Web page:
Clive Chafer's narration... I have really mixed feelings about. I want so much to give him high marks. The man has an incredibly fantastic voice, the kind of voice you wish you could have so as to impress others. The problem is that his inflection and overall delivery comes across, and I hate to say this, as a parody of a BBC newscaster. Anyone remember those Monty Python skits where Eric Idle would read the news? It's that sort of thing, only with a more authoritative voice and no punchline. His cadence is very similar to this as well, where he's very "radio announcer" instead of being conversational or documentary narrative as it needs to be, and it's repetative. Let me attempt to illustrate this. You remember when your teacher first introduced you to Shakespeare and iambic pentameter, and that rhythm (da-DUM da-DUM da-DUM da-DUM da-DUM) was plugged in to stay for the rest of your life? Chafer isn't doing that exactly, but there is a cadence there in regard to his vocal inflection that will make itself known within just a few minutes of listening, and it goes like that to the end of the book. Maybe that's just how I'm hearing it, but if you do pick up this title - and it's well worth your credit to do so - you can judge for yourself and tell me if I'm just way off base. Based on other reviews, it seems I'm in the minority here.

87 of 87 people found this review helpful

  • Overall
    4 out of 5 stars
  • Performance
    3 out of 5 stars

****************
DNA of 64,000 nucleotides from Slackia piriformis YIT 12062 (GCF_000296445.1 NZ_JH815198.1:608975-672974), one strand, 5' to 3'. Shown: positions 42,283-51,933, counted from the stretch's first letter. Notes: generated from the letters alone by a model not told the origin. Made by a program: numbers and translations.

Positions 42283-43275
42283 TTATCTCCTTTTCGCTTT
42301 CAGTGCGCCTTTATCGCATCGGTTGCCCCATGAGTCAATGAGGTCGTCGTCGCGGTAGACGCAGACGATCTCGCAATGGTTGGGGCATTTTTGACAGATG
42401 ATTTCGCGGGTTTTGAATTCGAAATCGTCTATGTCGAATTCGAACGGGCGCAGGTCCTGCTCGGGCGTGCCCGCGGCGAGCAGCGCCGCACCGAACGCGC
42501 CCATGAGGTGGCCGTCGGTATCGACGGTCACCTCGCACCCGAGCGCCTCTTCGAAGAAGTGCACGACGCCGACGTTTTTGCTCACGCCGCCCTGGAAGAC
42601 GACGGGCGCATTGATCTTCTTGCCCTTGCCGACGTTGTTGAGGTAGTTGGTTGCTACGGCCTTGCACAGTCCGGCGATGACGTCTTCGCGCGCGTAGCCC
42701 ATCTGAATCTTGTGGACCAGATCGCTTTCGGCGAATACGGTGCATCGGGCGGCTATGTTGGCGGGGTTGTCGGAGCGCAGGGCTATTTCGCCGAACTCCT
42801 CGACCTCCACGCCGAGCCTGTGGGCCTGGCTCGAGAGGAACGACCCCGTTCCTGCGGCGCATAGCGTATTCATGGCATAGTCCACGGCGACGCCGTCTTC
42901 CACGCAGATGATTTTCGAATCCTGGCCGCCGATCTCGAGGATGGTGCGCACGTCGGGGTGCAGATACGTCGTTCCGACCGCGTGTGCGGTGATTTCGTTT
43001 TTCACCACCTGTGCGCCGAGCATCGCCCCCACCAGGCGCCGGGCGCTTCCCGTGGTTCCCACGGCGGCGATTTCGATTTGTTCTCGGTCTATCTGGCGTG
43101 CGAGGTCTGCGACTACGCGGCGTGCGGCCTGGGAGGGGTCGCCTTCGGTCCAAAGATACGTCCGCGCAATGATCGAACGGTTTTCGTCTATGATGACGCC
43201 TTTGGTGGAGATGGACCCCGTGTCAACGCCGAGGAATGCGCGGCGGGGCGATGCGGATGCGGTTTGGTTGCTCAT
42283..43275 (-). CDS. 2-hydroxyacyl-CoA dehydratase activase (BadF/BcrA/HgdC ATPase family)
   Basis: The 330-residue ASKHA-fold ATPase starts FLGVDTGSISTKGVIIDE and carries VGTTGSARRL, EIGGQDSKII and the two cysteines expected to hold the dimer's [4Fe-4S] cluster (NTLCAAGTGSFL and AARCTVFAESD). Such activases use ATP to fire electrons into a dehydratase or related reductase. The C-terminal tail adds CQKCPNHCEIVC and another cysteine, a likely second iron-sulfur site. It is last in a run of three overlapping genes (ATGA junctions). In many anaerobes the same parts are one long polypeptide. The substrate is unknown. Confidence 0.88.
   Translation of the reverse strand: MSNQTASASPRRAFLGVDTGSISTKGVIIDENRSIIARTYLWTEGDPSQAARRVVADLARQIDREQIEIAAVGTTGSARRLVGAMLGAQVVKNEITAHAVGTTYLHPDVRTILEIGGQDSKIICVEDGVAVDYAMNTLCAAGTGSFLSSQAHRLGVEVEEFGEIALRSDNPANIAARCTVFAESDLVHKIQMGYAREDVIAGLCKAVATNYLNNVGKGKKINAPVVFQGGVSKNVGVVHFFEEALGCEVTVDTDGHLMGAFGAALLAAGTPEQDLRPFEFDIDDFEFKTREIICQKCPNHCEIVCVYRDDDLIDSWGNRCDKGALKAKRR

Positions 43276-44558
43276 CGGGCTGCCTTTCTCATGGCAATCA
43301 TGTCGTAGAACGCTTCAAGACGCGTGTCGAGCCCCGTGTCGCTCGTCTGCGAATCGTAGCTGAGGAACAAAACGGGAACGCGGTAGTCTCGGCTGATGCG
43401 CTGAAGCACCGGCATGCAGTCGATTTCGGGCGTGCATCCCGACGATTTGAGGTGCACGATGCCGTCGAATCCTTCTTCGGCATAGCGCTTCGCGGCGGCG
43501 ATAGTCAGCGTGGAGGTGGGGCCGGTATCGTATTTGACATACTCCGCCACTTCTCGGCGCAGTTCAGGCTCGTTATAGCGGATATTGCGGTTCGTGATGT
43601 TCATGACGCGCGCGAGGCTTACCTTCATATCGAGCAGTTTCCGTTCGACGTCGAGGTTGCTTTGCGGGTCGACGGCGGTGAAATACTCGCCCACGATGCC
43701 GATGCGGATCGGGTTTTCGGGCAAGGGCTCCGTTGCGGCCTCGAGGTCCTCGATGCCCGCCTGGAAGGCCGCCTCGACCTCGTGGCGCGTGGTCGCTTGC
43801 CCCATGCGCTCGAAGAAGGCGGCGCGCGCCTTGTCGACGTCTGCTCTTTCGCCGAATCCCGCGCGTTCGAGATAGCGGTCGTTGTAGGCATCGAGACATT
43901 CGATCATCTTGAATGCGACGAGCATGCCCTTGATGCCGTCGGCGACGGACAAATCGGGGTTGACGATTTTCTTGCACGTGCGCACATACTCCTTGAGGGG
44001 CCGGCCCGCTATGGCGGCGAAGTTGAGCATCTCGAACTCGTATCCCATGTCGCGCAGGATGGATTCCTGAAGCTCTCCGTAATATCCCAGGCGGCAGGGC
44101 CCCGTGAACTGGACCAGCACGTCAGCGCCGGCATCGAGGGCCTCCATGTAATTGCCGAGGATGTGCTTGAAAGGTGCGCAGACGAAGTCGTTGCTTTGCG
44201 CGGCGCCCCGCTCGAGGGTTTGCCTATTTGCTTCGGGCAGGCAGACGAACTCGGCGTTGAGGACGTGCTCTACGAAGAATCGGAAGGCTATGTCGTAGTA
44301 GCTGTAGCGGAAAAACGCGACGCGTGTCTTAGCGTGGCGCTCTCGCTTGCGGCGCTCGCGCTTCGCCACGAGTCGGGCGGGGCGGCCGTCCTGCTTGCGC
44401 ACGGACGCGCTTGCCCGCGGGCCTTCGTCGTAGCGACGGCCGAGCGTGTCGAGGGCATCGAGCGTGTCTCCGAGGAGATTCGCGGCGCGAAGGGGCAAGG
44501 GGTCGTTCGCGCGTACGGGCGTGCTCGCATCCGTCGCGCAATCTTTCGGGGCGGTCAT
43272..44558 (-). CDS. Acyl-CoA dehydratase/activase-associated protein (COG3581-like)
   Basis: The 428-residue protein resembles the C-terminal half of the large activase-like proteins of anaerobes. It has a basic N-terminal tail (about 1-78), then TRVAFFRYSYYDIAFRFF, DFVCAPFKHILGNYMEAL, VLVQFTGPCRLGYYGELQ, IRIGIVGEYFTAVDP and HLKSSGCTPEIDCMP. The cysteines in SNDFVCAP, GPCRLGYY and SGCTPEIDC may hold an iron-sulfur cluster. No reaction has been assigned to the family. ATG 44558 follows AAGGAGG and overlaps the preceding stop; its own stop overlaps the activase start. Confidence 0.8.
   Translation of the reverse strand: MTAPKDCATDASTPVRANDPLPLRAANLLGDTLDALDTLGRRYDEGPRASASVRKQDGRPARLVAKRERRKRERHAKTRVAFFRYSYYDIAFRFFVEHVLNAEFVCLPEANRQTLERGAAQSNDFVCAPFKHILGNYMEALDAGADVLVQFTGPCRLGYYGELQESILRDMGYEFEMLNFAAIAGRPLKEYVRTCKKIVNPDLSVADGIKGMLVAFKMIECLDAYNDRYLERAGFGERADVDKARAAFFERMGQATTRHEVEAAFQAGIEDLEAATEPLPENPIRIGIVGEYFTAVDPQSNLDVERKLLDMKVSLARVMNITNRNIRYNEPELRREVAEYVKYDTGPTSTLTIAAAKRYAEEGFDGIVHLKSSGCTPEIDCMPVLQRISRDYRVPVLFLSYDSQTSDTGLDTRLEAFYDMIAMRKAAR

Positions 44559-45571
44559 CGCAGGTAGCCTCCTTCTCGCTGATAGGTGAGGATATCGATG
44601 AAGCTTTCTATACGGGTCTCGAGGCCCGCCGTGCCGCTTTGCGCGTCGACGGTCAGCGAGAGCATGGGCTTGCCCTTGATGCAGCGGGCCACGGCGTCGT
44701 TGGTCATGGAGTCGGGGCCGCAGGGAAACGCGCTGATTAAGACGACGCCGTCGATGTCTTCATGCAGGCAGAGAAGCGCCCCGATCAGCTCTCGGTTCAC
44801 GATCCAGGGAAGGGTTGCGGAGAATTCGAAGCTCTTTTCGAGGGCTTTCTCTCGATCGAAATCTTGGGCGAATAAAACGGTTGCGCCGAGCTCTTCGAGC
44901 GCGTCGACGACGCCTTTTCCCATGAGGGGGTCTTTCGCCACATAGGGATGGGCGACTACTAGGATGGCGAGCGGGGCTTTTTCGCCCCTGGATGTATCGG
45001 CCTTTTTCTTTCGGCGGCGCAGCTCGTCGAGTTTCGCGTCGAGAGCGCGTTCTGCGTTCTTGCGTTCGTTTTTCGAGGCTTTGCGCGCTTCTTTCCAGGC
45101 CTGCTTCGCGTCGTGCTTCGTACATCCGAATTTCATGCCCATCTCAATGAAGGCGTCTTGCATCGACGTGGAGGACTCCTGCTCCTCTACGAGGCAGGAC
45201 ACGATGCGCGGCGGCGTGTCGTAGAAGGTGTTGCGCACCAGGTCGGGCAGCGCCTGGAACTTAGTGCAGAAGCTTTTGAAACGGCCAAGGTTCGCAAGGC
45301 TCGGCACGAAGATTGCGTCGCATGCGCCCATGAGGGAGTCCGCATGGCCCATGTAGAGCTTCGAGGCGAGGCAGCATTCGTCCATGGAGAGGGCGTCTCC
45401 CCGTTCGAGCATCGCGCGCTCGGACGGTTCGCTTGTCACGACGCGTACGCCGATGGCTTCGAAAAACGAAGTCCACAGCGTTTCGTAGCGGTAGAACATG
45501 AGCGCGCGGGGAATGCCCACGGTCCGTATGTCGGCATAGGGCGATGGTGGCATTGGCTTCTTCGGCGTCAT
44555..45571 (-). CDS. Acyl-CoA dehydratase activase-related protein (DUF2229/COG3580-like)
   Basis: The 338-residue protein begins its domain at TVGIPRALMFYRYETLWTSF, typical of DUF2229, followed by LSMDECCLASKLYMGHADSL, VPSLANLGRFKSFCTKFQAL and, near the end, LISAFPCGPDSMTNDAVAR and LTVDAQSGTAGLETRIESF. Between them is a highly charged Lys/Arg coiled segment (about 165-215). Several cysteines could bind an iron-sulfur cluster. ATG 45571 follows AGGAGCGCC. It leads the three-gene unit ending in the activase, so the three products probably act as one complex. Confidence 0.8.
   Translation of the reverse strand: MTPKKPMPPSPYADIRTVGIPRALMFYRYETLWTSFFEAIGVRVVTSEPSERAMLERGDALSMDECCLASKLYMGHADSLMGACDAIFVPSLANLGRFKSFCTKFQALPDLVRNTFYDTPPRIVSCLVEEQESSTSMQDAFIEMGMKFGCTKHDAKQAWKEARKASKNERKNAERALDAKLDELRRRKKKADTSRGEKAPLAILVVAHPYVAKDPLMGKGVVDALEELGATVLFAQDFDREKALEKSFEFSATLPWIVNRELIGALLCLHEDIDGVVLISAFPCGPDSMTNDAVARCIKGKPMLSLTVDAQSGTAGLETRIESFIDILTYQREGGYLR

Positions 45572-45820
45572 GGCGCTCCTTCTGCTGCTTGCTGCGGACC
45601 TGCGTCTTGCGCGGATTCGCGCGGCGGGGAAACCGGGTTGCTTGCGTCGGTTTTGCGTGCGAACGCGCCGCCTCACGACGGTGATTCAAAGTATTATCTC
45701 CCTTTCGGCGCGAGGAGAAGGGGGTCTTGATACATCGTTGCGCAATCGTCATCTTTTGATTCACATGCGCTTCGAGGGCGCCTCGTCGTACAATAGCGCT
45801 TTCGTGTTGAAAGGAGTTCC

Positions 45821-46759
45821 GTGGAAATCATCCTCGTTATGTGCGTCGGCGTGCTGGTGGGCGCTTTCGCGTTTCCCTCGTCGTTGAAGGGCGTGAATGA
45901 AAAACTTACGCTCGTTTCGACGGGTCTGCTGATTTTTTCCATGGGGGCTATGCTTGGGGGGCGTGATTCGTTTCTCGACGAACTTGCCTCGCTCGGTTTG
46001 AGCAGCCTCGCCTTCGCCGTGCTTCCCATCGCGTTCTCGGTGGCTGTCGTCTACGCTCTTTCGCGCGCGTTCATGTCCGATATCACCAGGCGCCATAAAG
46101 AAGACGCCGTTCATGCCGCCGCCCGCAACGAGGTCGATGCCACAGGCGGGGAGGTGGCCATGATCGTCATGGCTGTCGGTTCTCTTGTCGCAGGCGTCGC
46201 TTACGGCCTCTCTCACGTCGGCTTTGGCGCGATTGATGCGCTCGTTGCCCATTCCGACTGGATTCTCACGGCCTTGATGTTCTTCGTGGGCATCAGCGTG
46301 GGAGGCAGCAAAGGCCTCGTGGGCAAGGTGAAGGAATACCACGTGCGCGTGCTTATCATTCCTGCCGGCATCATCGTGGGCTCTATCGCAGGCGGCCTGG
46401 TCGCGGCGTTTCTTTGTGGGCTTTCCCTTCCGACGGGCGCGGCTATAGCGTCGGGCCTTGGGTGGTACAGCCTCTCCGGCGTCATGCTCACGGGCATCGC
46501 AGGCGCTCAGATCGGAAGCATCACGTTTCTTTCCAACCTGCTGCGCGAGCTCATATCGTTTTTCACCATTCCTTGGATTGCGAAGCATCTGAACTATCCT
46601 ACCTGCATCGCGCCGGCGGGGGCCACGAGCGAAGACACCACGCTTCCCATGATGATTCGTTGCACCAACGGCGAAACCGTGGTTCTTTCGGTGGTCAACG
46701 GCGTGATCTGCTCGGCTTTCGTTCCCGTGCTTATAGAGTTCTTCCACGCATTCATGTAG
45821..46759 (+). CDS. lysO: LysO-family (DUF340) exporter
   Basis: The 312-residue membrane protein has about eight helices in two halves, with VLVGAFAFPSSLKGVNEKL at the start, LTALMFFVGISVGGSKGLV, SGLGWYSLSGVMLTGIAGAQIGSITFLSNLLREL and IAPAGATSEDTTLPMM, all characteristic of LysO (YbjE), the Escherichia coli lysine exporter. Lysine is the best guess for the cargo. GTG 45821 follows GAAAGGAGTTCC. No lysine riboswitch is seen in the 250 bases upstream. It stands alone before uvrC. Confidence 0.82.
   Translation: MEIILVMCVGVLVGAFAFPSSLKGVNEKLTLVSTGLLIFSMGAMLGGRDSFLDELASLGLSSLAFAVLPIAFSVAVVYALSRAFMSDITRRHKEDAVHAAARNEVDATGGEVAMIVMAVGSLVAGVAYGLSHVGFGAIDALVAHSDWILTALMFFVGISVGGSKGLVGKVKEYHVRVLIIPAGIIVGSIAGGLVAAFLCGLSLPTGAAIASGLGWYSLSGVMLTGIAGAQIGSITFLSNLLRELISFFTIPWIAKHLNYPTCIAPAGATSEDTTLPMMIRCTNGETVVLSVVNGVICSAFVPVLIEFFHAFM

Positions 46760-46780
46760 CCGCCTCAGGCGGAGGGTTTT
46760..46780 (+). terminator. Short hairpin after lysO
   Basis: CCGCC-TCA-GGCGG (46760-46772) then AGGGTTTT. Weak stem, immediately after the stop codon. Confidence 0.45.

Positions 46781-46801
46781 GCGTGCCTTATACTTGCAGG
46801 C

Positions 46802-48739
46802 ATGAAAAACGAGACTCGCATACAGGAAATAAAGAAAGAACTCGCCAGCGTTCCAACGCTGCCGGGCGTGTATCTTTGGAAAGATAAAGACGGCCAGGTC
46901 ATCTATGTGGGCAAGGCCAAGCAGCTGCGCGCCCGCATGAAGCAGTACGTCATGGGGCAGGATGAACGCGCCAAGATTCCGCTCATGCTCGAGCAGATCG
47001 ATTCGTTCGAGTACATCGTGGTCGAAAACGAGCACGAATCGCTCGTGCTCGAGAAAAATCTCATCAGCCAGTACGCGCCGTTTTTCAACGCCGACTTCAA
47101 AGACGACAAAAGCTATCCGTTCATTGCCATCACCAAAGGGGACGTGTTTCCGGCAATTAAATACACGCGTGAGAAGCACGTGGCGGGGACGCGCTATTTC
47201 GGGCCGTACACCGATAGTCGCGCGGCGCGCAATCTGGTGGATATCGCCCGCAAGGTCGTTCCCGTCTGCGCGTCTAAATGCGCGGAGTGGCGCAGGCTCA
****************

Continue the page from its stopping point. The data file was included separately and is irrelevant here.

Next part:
• Story
    4 out of 5 stars

fascinating story ...

... but listen carefully to the audio sample to see if the style of reading is to your taste. the narrator ends every single sentence with the same emphasis. another reviewer mentions this predictable cadence which, to me at times during the 20 hours of listening, became a distraction.
in all, the book is well-written and worth a credit, but i suspect the narrration may be off-putting to some.

56 of 57 people found this review helpful

  • Overall
    4 out of 5 stars
  • Performance
    2 out of 5 stars
  • Story
    4 out of 5 stars

I should have read all the reviews!

What made the experience of listening to The Plantagenets the most enjoyable?

N/A

What other book might you compare The Plantagenets to and why?

N/A

How could the performance have been better?

I found the narration tedious and distracting, but at least I have learned to avoid this particular narrator in future, and buy the book instead! Just sorry I tried to listen several times instead of returning it within the time frame.

Any additional comments?

I wish I had read all the reviews, and listened to the sample before I bought it, as at least one reviewer advised. After several attempts to listen, I plan on deleting this from my library and putting the book on my Christmas list, because it's about a period in which I am interested. That's why overall and story are worth 4 stars, and performance receives two for
stamina!

25 of 26 people found this review helpful